Submitted by Jennifer Favalora, RSD #17 Board of Education.
In 2016, the RSD 17 Board of Education brought to the residents of Haddam and Killingworth recommendations to address critical infrastructure needs at the High School. HKHS was a well maintained building, however the original 1974 roof and boilers had outlasted their expected lives and needed replacement. Additionally, the 45-year-old Auditorium was in dire need of upgrades to replace many broken or damaged seats, an unsafe stage, and provide ADA compliance for wheelchair access. Lastly, throughout the campus, energy conservation updates were needed. The lighting would be changed to LED, and Photovoltaic Panel Fields would be added to the roof in order to generate energy. The community voted in December 2016 to approve the projects mentioned.
In January 2017, a community-led Public Building Committee was formed by the BoE including Chairman, Tom Hogerty, and members Eric Couture, Joanne Nesti, Colleen Fitzpatrick, Karen Perry, Sue Williams, Bill Leahy, Robert Braren, Chip Frey, and Rob Albert. For nearly three years, the committee worked, often meeting weekly, with the Project Manager, Architects and Construction professionals to oversee the design, planned construction, installation and completion of the project.
The multi-faceted venture took place in stages with the roof renovated first, allowing time to identify and address potential problems such as leaks. A Firestone Rubber Roof was selected, and the project included raising all of the air handlers, adding penthouse flashing work, installing extra ladders and replacing the complete field house window wall. Silk Town Roofing was chosen as the lead contractor for the roof and completed the project on-time and under budget during the summer of 2017.
In the summer of 2018, work began on the rest of the proposal. Renovations to the auditorium included new seating, carpeting, epoxy flooring, and stage sound dampening. The space was brought up to code with ADA bridge access and a new wheelchair lift. The auditorium stage curtains were removed and replaced, and three existing tracks were upgraded with machines for motorized operation. A lighting control booth was added and the walls and ceilings were painted.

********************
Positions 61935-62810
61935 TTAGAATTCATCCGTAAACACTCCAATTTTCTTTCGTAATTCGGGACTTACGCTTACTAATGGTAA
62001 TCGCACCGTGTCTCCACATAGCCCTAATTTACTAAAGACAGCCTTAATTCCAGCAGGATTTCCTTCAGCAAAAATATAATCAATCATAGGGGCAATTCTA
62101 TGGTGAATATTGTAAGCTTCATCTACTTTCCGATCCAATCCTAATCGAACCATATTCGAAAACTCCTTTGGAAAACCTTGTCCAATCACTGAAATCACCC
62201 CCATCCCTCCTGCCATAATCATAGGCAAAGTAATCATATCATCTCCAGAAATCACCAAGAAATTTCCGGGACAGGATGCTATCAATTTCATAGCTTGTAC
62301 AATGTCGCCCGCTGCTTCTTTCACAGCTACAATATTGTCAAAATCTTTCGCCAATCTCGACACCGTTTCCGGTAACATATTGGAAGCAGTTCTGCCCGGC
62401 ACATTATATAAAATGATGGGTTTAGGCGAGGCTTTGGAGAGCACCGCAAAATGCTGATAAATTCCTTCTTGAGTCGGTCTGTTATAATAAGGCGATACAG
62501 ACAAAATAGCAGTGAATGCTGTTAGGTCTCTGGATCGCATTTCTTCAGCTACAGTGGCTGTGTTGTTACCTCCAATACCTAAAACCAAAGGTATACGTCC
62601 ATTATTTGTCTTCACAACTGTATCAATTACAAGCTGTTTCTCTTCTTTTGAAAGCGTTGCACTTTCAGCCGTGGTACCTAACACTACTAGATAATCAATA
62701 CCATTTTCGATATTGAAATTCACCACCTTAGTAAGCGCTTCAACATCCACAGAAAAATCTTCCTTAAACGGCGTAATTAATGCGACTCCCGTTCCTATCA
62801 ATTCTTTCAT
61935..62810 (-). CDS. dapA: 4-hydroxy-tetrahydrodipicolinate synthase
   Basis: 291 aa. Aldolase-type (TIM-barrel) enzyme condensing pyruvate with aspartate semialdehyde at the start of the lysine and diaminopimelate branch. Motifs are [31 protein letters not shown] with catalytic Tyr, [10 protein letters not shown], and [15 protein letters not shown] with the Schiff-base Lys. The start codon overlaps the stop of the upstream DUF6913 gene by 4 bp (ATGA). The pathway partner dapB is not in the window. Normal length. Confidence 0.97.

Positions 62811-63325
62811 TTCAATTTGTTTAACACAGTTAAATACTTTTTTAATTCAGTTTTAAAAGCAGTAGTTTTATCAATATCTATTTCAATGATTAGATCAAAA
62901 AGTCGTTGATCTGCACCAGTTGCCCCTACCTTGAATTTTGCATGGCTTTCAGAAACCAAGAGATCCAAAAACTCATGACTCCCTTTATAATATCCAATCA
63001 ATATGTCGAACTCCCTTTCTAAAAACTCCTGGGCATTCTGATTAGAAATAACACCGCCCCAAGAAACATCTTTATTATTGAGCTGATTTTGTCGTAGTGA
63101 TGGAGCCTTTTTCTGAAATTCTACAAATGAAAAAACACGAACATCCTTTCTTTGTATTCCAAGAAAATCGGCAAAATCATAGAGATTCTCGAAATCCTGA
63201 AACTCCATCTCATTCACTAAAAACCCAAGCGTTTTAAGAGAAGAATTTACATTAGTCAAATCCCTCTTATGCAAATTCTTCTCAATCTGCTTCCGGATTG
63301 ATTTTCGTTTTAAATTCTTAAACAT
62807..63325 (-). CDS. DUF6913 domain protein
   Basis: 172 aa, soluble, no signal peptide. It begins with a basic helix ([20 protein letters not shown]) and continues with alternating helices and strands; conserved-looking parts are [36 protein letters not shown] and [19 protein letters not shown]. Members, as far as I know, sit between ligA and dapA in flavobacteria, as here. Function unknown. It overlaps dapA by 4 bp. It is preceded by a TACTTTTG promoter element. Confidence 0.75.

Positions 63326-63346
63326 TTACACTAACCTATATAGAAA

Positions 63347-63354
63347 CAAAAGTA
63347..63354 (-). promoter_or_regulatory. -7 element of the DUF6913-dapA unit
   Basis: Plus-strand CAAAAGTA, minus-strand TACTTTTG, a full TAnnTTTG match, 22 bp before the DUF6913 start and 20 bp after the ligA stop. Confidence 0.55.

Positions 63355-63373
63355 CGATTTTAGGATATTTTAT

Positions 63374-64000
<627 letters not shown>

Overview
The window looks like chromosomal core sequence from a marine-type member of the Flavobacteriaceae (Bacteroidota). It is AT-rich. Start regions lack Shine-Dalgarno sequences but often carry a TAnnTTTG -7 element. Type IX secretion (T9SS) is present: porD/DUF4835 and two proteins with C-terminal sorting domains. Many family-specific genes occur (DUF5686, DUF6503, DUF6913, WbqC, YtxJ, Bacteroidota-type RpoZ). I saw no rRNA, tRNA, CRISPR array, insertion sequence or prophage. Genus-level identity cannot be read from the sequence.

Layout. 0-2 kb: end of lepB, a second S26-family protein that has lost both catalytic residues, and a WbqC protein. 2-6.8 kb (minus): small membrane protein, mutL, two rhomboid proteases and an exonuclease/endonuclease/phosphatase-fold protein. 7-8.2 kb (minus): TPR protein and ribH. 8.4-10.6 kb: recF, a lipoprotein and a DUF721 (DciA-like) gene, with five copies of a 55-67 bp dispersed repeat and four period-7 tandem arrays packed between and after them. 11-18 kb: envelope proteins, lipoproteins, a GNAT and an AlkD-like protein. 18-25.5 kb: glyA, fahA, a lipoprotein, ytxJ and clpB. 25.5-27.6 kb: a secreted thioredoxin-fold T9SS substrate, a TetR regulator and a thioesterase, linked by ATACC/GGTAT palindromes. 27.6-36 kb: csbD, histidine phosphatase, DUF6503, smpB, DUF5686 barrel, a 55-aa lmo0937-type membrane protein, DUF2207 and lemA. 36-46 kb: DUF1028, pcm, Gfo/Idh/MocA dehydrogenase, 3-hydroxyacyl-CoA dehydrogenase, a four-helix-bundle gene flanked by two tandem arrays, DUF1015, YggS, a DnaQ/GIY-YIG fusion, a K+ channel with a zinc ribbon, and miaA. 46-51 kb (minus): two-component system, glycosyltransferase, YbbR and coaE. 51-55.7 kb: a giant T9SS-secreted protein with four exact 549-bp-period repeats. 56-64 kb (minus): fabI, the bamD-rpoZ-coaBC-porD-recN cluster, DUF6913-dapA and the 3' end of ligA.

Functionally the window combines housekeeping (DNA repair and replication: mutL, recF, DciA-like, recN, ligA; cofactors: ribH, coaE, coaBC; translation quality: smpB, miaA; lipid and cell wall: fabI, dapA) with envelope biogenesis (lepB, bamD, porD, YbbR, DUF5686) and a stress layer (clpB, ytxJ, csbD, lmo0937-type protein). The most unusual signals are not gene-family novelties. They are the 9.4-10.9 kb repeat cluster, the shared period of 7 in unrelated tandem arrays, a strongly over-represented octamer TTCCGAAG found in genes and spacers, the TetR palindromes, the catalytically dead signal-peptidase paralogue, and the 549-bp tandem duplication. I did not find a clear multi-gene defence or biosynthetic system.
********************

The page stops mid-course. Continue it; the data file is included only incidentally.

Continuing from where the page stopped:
At the same time, the lead contractor, MJ Daly worked on removing the two large oil burners and replaced them with six smaller, more efficient dual-fuel burning boilers. The new Clever Brooks boilers can heat using either oil or natural gas, allowing for more cost saving options in the future. Circulation pumps, domestic hot water heaters and expansion tanks were also replaced and updates were made to the floor, drains, lighting and entrance to the facility.
Interior and exterior LED lighting upgrades took place throughout the campus. Energy efficient lights were placed in the media center, hallways, auditorium, main lobby, Field House, and Central Office gymnasium. Outside, energy saving updates were made to the lighting in the bus barn, parking lots and walkways.
And finally, 1,478 Photovoltaic Panels were added to the roof and RSD17 was accepted into the Eversource Energy 15-year Zero Emissions Renewable Energy Credit (ZREC) Program. The energy generated through the panels is being used by the high school, and the district earns $65 per ZREC, with a payout from Eversource of over $16,000 to date. In six months, the system has generated 504 MWh, saving 780,236 lbs. of CO2 emissions, which is equivalent to planting 19,651 trees.
As of December 2019, the HKHS Energy Project is considered successfully completed. As is common in large scale projects like this, not everything goes as planned. Some projects, such as the roof, finished on time and as planned. While others, such as the boilers, took more time and money than anticipated. In the end, the Board did not spend the full amount that was approved by the towns in the 2016 referendum. This past summer, the BoE provided final funding for this project with $7.27 million in ten-year bonds. With energy savings continuing to be measured, and debt paid off in ten years, realization of the benefits from these upgrades can be expected for decades.
Photos of boilers and auditorium: Doug Rogers, CREC; photo of solar panels: Friar Architecture.